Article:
5 Methods to Prevent Occupational Hazards in Warehousing!

Occupational hazards

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If your business involves running and maintaining a warehouse, you should be highly concerned with the different occupational hazards that come with such tasks. Warehouse safety is something that entrepreneurs must prioritize at all costs.

Since it’s not the usual workplace setting that comprises office desks, cubicles, and ergonomic chairs, it’s only a wise decision to pay more attention and do careful planning to keep the space safe for all your workers.

Reducing risks and occupational hazards in any work environment is already challenging enough. In warehousing, though, the challenge is made even more complex. But with proper planning, adequate training, and more precise boundaries, you’ll be able to accomplish that goal.

Here are five methods you can implement to prevent the occupational hazards of warehousing:

1. Ensure Proper Ventilation

A safe warehouse translates to having exceptional airflow through proper ventilation. Air circulation isn’t often prioritized in a warehouse setting, which shouldn’t be the case. No matter what products you produce or processes you carry out in the space, ventilation is highly critical.

Keep in mind that restricted air circulation can cause stagnation of fumes in the area. This can result in safety and comfort issues among warehouse workers and other employees who have to visit the warehouse every now and then. There’s also the possibility of compromising the quality and integrity of your stored goods, especially during extremely cold or hot weather.

To address this occupational hazard, you can put exhaust fans in different parts of the facility, regardless of its size. You can also consider installing a commercial air filtration system that can significantly help in improving the indoor air quality of your warehouse. If you don’t operate 24/7, turn off machines and other equipment that tends to heat up to let them cool off when not in use.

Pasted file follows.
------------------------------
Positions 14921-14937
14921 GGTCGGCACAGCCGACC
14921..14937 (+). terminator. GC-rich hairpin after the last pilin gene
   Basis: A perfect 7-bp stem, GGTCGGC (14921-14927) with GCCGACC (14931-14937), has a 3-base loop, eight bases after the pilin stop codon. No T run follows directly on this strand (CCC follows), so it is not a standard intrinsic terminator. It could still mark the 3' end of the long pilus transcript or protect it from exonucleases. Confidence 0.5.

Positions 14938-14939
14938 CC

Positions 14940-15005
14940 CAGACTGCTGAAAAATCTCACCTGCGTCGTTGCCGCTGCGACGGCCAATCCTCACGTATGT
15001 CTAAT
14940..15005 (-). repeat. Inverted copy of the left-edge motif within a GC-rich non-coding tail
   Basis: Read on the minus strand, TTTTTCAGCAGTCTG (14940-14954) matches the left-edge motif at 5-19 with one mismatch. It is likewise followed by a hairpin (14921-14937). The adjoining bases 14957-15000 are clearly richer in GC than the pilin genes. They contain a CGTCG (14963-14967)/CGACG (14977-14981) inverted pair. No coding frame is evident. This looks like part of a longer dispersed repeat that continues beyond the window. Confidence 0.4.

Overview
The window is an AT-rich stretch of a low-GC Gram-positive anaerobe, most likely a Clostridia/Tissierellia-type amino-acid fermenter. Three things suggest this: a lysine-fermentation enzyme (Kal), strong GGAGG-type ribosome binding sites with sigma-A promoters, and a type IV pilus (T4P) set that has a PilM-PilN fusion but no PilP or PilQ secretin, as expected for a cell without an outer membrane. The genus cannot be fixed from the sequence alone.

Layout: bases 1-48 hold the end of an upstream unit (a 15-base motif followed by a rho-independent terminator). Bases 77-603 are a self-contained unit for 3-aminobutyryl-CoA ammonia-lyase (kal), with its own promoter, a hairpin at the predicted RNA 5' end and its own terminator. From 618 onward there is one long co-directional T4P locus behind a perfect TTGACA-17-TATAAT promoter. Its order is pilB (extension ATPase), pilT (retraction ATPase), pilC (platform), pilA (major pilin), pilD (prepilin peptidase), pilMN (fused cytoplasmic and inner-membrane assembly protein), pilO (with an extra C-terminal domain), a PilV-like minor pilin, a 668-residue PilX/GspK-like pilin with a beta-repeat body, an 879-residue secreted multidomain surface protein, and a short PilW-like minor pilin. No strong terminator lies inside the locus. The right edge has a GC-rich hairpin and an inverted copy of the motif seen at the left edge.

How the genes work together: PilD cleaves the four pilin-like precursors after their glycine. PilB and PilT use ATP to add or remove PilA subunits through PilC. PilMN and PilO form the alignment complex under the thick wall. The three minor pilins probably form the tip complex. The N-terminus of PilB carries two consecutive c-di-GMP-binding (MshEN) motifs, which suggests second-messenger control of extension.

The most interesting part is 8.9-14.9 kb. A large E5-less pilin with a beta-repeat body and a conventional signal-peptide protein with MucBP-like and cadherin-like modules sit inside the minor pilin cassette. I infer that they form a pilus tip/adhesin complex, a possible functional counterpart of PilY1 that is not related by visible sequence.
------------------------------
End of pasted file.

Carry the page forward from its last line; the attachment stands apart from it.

2. Impose Strict Implementation Of Protective Clothing

It may seem that warehouse workers only lift and stack pallets, but they do more than that in reality. With that said, they need to be equipped with suitable protective clothing while they work. As their employer, you should impose the strict implementation of such a policy, with no exceptions and no questions asked.

Everyone who gets in and out of the warehouse shouldn’t wear loose-fitting clothes that could get stuck in the pallets and machinery, which could be a recipe for disaster at any given time. Require employees to wear protective clothing when necessary, including masks, vests, protective goggles, gloves, and hard hats.

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As they say, prevention is always better than cure. Wearing the right personal protective equipment and clothing can go a long way in steering clear of occupational hazards in a warehouse.

3. Identify Hazardous Zones And Make Sure Everyone Is Aware Of Them

Proper identification and differentiation of hazardous zones can greatly contribute to keeping your warehouse safe. A cost-efficient method you can take advantage of is the use of stickers and signs that are functional enough to organize your equipment and mark high-risk zones. You can also opt to label your materials, equipment, and racks so that workers can identify them quickly and prevent accidents and injuries.

There must be clear division and distinction for various zones in the workspace. For example, if you store flammable items, a restricted zone should be reserved for them, and make sure workers are aware of its hazards.